“The fifth sort of Anemone hath many small jagged leaves like those of Coriander, proceeding from a knobby root resembling the root of Bulbocastanum or Earth Chestnut. The stalk rises up amongst the leaves of two hands high, bearing at the top a single flower, consisting of a pale or border of little purple leaves, sometimes red, and often of a white colour set about a blackish pointel, thrummed over with many small blackish hairs….”
I had not previously known that anemone plants were also called “windflowers” — the recent learning of which sent me into a research tizzy about the source of the common name. With a little help from ClaudeAI, I discovered that John Gerard’s book The Herball, or, Generall Historie of Plantes — often retitled as The Herbal, or General History of Plants (or simply Gerard’s Herbal) — contained some of the earliest written references to anemones as windflowers. There are several variations of the book available online, some of which appear to be scans of an original 1700-page 1597 version, where “windflower” was written as “winde-floure” — which I’ve decided is pronounced “windy-flurry” even if it’s not.
Gerard’s Herbal describes eleven kinds of anemone. I quoted through the fifth since that one sounds like the anemone I photographed for this first post — because of their white color and notably for their tiny, sparse leaves that are shaped like coriander leaves, or, as I’ve read elsewhere, parsley leaves. This batch of anemone was growing in the corner shadows of the W.A. Rawson Mausoleum — which you can read more about here, or see some images of here — whose textured gray stone provided a nice background for the white flowers and wispy green stems.
While I often use some magic tricks to extract text from scanned books like Gerard’s Herbal, they didn’t work too well with this version since there are ghostly images bleeding through from other pages. Luckily I found a text version — which I used for the quote up-top, and where the language is partially modernized, though many “haths” and “doths” remain. And from there I found this delightful explanation for the genesis of “windflower” as the plant’s common name….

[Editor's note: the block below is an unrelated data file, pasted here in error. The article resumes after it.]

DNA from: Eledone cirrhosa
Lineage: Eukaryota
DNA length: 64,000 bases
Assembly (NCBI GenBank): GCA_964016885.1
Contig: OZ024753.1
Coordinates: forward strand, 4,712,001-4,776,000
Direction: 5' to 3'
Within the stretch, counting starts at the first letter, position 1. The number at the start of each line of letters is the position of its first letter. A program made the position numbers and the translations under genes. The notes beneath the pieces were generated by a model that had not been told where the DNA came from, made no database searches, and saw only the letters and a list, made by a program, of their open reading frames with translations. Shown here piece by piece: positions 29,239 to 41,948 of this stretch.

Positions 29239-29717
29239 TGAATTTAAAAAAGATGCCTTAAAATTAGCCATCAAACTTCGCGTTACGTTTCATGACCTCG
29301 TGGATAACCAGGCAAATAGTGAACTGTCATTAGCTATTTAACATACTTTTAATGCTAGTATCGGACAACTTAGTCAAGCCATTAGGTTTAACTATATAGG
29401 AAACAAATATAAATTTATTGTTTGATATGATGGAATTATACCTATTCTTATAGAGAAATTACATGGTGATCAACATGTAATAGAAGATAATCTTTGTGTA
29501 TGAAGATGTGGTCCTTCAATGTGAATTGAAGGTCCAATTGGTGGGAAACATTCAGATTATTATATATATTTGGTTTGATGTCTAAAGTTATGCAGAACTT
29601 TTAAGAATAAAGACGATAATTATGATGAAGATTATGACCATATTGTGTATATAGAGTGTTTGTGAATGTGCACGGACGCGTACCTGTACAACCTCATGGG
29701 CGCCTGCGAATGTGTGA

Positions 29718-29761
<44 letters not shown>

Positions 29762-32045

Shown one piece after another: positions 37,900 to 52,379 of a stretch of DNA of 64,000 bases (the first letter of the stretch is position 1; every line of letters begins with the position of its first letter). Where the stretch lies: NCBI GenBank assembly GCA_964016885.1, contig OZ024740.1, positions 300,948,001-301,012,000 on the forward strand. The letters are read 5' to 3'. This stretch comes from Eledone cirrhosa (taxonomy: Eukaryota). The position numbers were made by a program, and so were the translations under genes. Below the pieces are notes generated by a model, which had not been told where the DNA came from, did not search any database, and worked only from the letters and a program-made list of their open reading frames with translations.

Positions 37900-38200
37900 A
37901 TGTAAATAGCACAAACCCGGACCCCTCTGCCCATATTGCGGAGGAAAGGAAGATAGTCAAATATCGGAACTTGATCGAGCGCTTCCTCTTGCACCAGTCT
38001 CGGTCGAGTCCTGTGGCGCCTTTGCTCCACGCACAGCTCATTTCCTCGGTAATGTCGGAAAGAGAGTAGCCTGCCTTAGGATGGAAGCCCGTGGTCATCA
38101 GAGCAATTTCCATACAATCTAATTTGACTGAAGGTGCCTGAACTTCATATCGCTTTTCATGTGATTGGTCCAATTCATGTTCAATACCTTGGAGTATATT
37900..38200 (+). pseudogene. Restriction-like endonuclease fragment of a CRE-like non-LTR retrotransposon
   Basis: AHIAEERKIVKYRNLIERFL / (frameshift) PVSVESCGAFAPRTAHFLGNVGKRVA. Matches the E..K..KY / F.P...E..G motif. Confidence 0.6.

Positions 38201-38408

“Anemone, or Wind-Flower is so called for the flower doth never open itself but when the wind doth blow, as Pliny writeth: whereupon also it is named of divers Herba venti: in English, Wind-Flower.”
… followed by some notes about the plant’s medicinal properties — called “The Virtues” — which include:
“The leaves stamped, and the juice sniffed up into the nose purgeth the head mightily…. “The root champed or chewed procureth spitting, and causeth water and phlegm to run forth out of the mouth.“
Good to know, I guess! 🙂
Across this post and the next one, the plants appear to be Japanese Anemones (Eriocapitella hupehensis) or Snowdrop Anemones (Anemonoides sylvestris) — both of which tend to be fall-blooming anemones in warmer climates, and I normally see them flowering here in the southeast from late summer through late September or early October. I took these photos on October 6th and October 19th — when many of the flowers had already bloomed yet there were plenty still preparing to open.